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Former refugees adjust to Canadian life, second Syrian family coming to valley

Anto and Rema Kahkejian experienced a special family moment together when their toddler daughter Tia took her very first steps at a playground near their mountain home in Canmore.
Canmore’s Anto Kahkejian with wife Rema and daughter Tia, pose at a playground in Spring Creek in Canmore on Tuesday (May 30).
Canmore’s Anto Kahkejian with wife Rema and daughter Tia, pose at a playground in Spring Creek in Canmore on Tuesday (May 30).

Anto and Rema Kahkejian experienced a special family moment together when their toddler daughter Tia took her very first steps at a playground near their mountain home in Canmore.

“It was really amazing,” said Anto, listing off the handful of words Tia can say right now.

Baby Tia is the youngest member of the Kahkejian family and was born while her parents were refugees on the growing waitlist to travel to Canada and become permanent citizens after they fled Syria in Oct. 2013.

The family led a pretty normal life in the city of Aleppo before a bombing destroyed the apartment building the Kahkejians lived in.

The conflicts of the Syrian Civil War ignited in 2011. At the time, Syrian armed forces were engaging three rebel factions – one being ISIS (Islamic State of Iraq and Syria).

The United Nations’ Antonio Guterres, high commissioner for refugees, declared the Syrian refugee crisis the “biggest humanitarian emergency of our era.”

The Kahkejian family, a six-member, three generation Christian Armenian-Syrian family (Anto, wife Rema, daughter Tia, sister Sevan, and parents Eklas and Sarkis) are a few of over 4.4 million people whom fled Syria since 2011.

The family arrived in Canmore seven months ago; a three-year process which started when they escaped the civil unrest in the Middle Eastern country.

“We still have a family (in Syria), it’s better than before, but they still don’t have electricity, they don’t have water, they don’t have important things to live,” said Anto.

The group that assisted in bringing the Kahkejians to Canmore is the Bow Valley Syria Project (BVSP), with support from the congregation of Ralph Connor Memorial United Church.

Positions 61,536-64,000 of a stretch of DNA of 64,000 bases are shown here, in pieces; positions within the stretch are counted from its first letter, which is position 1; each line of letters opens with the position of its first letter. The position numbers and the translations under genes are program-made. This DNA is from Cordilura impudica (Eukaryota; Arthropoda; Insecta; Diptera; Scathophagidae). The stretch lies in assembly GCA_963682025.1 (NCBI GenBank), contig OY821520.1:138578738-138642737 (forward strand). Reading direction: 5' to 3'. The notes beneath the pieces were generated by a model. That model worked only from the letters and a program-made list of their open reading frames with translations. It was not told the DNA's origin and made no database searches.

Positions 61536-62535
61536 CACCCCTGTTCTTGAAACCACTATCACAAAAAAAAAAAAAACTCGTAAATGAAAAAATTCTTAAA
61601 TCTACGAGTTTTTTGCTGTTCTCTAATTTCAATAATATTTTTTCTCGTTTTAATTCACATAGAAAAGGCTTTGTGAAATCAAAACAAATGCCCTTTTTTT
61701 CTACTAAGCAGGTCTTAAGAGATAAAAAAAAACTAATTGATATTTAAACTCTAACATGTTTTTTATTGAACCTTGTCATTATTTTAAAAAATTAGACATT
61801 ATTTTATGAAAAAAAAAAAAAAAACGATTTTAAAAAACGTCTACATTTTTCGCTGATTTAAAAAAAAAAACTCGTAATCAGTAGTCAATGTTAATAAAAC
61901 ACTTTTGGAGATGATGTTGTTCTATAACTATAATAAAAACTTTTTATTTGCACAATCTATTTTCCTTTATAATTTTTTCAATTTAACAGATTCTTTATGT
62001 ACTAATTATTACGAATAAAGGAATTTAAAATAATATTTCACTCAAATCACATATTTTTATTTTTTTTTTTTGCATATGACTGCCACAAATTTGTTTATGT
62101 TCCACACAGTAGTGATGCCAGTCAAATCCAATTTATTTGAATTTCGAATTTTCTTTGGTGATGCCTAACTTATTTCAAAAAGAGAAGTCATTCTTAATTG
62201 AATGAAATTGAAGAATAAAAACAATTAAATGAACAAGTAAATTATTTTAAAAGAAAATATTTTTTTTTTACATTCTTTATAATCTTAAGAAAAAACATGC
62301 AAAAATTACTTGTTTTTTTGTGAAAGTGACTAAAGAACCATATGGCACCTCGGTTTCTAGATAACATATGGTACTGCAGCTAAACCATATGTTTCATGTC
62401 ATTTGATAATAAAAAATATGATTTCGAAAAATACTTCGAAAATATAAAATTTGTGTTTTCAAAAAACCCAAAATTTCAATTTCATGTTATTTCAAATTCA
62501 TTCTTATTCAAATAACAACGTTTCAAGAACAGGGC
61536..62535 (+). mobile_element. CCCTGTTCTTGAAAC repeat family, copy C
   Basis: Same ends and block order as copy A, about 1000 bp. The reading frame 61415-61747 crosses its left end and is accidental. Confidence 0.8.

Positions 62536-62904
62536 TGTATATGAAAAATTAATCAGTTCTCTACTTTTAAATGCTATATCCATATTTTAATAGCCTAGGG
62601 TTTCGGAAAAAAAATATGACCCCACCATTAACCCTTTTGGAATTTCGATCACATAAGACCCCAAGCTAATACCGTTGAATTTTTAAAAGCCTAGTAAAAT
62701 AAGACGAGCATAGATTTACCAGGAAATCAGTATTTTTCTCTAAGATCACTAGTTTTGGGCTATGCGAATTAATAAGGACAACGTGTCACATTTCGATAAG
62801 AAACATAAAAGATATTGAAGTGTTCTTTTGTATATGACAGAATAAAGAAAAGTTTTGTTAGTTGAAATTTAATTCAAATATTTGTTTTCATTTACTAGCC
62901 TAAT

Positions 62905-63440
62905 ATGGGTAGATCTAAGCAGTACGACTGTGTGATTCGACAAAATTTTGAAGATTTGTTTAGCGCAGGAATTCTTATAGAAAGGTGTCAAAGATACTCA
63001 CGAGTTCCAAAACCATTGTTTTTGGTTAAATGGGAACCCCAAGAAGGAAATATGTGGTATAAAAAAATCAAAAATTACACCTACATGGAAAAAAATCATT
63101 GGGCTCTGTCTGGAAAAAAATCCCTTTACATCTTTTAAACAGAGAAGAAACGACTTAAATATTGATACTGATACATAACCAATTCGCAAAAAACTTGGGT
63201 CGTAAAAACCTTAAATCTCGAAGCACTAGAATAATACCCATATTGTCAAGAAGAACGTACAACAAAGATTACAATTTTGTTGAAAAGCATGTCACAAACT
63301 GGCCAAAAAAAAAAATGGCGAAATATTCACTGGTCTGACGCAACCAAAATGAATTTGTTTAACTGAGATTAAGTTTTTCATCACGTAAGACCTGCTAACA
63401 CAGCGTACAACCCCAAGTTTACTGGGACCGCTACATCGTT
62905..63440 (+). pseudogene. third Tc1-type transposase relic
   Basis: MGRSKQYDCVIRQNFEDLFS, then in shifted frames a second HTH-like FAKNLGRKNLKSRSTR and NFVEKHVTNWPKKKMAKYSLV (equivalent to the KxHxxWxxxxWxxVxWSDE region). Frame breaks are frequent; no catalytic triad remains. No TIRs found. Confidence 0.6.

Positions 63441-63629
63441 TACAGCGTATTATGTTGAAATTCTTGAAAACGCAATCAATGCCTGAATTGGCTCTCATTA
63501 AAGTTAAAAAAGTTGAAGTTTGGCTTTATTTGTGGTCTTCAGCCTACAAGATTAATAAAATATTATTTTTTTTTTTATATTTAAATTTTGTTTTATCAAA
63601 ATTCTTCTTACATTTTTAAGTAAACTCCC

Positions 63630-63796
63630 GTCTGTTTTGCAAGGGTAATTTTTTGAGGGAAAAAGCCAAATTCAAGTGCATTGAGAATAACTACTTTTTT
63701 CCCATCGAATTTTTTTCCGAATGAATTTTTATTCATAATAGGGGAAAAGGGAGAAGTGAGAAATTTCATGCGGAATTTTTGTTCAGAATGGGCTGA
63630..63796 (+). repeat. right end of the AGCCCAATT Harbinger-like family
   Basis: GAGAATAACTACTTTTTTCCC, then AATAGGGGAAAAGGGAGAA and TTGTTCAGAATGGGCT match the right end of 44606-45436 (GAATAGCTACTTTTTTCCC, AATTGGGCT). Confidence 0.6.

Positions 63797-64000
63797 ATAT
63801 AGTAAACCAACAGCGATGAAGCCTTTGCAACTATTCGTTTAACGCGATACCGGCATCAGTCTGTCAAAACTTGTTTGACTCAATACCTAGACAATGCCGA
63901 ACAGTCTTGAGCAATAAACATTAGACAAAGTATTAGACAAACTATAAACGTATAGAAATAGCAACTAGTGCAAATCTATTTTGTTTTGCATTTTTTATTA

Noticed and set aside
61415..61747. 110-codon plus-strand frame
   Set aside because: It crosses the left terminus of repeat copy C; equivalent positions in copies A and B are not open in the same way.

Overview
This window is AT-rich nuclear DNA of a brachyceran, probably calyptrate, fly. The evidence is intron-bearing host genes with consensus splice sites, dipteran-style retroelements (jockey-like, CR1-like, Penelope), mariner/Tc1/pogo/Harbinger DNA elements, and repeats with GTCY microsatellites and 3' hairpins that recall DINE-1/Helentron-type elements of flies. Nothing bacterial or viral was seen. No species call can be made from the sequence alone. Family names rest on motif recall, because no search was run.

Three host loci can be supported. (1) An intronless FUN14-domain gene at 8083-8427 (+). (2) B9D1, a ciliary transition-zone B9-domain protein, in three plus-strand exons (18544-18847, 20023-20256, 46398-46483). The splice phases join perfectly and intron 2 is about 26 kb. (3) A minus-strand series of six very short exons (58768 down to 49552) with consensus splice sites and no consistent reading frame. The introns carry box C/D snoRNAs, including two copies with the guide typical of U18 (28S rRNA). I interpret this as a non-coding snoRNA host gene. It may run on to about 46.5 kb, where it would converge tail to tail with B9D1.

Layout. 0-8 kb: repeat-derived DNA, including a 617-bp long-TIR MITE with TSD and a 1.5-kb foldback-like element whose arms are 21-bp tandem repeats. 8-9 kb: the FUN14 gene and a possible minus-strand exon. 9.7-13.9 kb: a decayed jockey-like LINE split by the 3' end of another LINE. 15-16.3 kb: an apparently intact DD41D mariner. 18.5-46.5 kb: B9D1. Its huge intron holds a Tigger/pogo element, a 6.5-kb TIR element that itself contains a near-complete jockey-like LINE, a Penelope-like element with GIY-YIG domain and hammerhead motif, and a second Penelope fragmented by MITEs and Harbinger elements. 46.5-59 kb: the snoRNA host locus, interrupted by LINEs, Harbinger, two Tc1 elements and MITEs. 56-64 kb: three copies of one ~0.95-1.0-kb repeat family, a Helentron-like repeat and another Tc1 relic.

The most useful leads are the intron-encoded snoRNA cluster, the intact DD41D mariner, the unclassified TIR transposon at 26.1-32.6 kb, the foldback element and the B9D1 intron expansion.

The group sponsored the Kahkejians, which means support to the family for one year (housing, income support, settlement support) following approval from the Government of Canada.

Canada is the only country in the world that allows private citizens and groups to sponsor people to whom they’re not related.

Since their arrival, the Kahkejians are fitting quite well into their new community, and one of their current initiatives is improving their English through courses and tutors.

In a Nov. 2016 interview with the Outlook, an interpreter was needed for all parties involved. However, a translator was not needed this time.

Anto said that Rema and he plan to plant roots in the Bow Valley with Tia, and just three months after arriving, Anto started working as a full-time baker at the local Save-On-Foods.

“Mr. Blaine (Laird), the Save-On store manager, and Kuzuko (Dixon), the bakery manager, they are great persons, they are helping me to be best in my work,” said Anto.

“Canmore is a great place to live, it is a great community around us, we would love to stay in Canmore. We applied for Canmore Regional Housing to make it easier for us, especially after the first year.”

With the success of aiding the Kahkejians on their journey to Canmore, the BVSP have announced approval of a sponsorship for a second Syrian family expected to be coming to the Bow Valley.

The family, comprised of three adults (a woman, her husband and her mother-in-law) fled Syria’s capital Damascus to Egypt in February 2013.

They already have a family connection in the Bow Valley, so BVSP Chair Debra Hornsby said it made perfect sense to aide in bringing them to Canada.

“The family connection has stepped forward and will supply the housing,” said Hornsby. “The other obligation is (BVSP) has taken on … one year of support, to help them get on their feet.”

After seeing dead bodies laying in the streets and experiencing an increase in hostility in the community, BVSP’s newest sponsored family bolted from Syria. By August of 2013, Egypt, too, had an uprising, which turned violent.

They were forced to flee once more to Malaysia, a country that accepted Syrians without visas at the time.

“They have no refugee status in Malaysia, so their situation is quite precarious there,” said Hornsby.

“They are going through the process of the health checks, the security checks and all those things that go with an application to emigrate to Canada as refugees. Canada does not have an embassy in Malaysia, so it may take a long time, we’re not sure how long it will take, but we’re hopeful (it’s soon).”

All three are fluent in English, and the mother also speaks French. The wife and husband are graphic designers, and former students at the University of Damascus.

The timeline for when they will arrive in the Bow Valley is still uncertain, Hornsby said. As an example, BVSP found out the Kahkejians were on their way two weeks prior to arrival.

BVSP has a fundraising goal to reach $40,000 by the end of the 2017, a sufficient fund to support the three adults. A fundraising dinner this fall is currently being planned.

For more information on BVSP and where to donate, please go to www.bowvalleysyria.ca.


Rocky Mountain Outlook

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